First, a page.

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The World Heritage List: interview with Jasper Chalcraft

Jasper Chalcraft explains how the world heritage label evolved and provides insights from his research in Tanzania.

Jasper Chalcraft, from the University of Sussex, talks about the World Heritage list.

Jasper Chalcraft questions the role of the World Heritage list with regards to local communities. He points to two threats:

  • Branding strategies aimed at attracting tourists can be to the detriment of people living near the site.
  • Nationalist ideologies using the label to promote their particular view of the past.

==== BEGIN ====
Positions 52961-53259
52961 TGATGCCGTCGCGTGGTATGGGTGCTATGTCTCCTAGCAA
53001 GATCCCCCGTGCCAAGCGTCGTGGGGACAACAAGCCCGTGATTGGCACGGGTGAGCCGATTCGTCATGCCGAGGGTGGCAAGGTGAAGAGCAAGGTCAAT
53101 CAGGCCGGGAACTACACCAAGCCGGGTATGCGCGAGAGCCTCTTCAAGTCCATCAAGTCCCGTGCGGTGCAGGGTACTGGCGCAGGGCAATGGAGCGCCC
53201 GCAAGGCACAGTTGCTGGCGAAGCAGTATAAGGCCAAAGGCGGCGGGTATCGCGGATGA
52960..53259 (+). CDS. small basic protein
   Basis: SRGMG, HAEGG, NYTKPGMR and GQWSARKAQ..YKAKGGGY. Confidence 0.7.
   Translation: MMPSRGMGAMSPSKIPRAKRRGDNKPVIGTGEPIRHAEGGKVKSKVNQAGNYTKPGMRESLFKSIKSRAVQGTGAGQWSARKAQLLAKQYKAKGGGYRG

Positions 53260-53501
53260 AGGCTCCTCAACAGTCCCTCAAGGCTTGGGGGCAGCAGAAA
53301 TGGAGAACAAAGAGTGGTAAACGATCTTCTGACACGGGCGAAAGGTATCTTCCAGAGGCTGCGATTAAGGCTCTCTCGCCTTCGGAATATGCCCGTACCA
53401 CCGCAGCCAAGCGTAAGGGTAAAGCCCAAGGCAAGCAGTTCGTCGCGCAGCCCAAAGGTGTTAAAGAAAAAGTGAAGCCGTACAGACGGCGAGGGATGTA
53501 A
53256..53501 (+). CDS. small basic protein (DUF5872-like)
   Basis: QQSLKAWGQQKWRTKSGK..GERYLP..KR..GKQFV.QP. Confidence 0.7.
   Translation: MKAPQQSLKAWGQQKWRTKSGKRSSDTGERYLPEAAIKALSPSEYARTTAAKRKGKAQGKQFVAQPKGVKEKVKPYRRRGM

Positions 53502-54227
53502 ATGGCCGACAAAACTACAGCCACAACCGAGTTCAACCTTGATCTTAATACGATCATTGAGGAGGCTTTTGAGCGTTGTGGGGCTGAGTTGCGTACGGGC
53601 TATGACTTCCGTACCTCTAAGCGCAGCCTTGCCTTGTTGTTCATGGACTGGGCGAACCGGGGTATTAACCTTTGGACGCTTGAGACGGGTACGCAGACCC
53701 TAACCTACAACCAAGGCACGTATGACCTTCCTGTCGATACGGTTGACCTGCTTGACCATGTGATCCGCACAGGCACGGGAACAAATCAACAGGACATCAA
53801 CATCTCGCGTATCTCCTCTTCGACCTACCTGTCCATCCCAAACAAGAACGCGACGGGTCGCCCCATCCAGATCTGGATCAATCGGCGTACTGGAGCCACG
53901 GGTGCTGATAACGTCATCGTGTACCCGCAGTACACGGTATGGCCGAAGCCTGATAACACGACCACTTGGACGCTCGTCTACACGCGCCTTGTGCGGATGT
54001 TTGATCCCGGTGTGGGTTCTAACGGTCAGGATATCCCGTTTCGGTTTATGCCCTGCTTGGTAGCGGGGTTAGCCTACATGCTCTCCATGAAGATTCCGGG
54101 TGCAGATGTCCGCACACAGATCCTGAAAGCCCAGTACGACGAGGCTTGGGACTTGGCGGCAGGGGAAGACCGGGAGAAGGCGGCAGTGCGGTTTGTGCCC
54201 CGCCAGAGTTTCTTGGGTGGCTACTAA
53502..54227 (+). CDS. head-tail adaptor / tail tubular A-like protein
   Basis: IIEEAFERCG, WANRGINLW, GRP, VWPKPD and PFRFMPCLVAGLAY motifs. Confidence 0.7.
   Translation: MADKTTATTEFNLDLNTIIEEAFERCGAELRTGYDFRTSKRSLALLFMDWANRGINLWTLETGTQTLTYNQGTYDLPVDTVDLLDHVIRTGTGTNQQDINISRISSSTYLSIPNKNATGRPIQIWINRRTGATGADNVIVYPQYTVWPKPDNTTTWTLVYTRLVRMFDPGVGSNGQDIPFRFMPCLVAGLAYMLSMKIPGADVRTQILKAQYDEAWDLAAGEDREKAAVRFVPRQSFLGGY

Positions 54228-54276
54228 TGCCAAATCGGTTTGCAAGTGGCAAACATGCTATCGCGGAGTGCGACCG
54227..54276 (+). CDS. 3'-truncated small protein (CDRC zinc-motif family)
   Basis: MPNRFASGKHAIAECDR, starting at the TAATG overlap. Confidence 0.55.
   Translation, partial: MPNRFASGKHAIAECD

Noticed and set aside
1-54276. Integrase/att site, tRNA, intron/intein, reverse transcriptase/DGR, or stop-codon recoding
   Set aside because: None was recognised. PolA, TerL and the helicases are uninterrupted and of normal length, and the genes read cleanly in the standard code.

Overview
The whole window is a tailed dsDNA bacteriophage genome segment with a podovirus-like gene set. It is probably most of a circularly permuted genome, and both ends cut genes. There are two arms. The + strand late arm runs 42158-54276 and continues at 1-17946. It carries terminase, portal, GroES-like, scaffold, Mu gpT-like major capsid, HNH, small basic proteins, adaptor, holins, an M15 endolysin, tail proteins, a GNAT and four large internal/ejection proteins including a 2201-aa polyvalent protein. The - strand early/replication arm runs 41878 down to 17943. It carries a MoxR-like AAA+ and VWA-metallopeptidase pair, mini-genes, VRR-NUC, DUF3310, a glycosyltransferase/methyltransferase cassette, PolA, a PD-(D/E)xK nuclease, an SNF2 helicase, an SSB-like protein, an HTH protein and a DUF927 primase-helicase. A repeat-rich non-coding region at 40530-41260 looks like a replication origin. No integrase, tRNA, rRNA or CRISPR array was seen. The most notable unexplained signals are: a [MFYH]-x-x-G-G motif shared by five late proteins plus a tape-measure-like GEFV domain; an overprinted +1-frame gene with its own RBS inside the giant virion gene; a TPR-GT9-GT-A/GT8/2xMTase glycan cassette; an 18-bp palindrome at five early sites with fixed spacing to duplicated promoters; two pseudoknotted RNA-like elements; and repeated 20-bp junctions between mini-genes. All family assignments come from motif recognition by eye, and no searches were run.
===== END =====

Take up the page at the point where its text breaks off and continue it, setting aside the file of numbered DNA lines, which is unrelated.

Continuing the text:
In addition, he explains UNESCO’s attempt at broadening the framework in order to move beyond a Eurocentric view of heritage:

  • In 1992, with the introduction of the cultural landscape designation.
  • In 2003, with the inclusion of intangible practices within world heritage.

“Perhaps everything is heritage”

Jasper Chalcraft ends his talk with this provocative statement, suggesting that expanding the concept may dilute the meaning of the World Heritage list.

Do you think extending the understanding of what is heritage beyond built heritage is an effective way to establish a more inclusive heritage policy approach?

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Cultural Diversity and the City

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